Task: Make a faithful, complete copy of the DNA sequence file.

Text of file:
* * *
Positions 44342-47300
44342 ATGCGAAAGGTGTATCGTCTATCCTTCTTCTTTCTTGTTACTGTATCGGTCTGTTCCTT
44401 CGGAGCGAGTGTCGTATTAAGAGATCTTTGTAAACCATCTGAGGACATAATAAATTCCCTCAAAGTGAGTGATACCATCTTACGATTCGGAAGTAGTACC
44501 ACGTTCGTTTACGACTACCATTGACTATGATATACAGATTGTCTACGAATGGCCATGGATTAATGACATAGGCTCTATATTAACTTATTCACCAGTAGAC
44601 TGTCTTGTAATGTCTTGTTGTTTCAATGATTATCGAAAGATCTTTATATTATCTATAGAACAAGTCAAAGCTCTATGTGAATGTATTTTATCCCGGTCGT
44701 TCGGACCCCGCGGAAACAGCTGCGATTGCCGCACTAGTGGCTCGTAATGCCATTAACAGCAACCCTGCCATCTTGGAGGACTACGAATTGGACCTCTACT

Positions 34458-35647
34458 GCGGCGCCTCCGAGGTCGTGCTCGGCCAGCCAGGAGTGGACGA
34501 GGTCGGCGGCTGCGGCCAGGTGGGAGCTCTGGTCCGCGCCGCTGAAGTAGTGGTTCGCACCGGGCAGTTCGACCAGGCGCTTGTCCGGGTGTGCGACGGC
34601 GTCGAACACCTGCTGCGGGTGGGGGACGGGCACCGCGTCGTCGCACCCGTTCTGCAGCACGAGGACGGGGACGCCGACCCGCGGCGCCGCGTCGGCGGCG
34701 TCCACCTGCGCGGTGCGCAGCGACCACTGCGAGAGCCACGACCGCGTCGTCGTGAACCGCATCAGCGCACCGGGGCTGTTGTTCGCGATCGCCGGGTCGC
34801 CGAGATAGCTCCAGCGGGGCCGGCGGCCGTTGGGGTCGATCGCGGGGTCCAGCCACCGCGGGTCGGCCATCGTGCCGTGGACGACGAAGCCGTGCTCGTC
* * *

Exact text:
Positions 44342-47300
44342 ATGCGAAAGGTGTATCGTCTATCCTTCTTCTTTCTTGTTACTGTATCGGTCTGTTCCTT
44401 CGGAGCGAGTGTCGTATTAAGAGATCTTTGTAAACCATCTGAGGACATAATAAATTCCCTCAAAGTGAGTGATACCATCTTACGATTCGGAAGTAGTACC
44501 ACGTTCGTTTACGACTACCATTGACTATGATATACAGATTGTCTACGAATGGCCATGGATTAATGACATAGGCTCTATATTAACTTATTCACCAGTAGAC
44601 TGTCTTGTAATGTCTTGTTGTTTCAATGATTATCGAAAGATCTTTATATTATCTATAGAACAAGTCAAAGCTCTATGTGAATGTATTTTATCCCGGTCGT
44701 TCGGACCCCGCGGAAACAGCTGCGATTGCCGCACTAGTGGCTCGTAATGCCATTAACAGCAACCCTGCCATCTTGGAGGACTACGAATTGGACCTCTACT

Positions 34458-35647
34458 GCGGCGCCTCCGAGGTCGTGCTCGGCCAGCCAGGAGTGGACGA
34501 GGTCGGCGGCTGCGGCCAGGTGGGAGCTCTGGTCCGCGCCGCTGAAGTAGTGGTTCGCACCGGGCAGTTCGACCAGGCGCTTGTCCGGGTGTGCGACGGC
34601 GTCGAACACCTGCTGCGGGTGGGGGACGGGCACCGCGTCGTCGCACCCGTTCTGCAGCACGAGGACGGGGACGCCGACCCGCGGCGCCGCGTCGGCGGCG
34701 TCCACCTGCGCGGTGCGCAGCGACCACTGCGAGAGCCACGACCGCGTCGTCGTGAACCGCATCAGCGCACCGGGGCTGTTGTTCGCGATCGCCGGGTCGC
34801 CGAGATAGCTCCAGCGGGGCCGGCGGCCGTTGGGGTCGATCGCGGGGTCCAGCCACCGCGGGTCGGCCATCGTGCCGTGGACGACGAAGCCGTGCTCGTC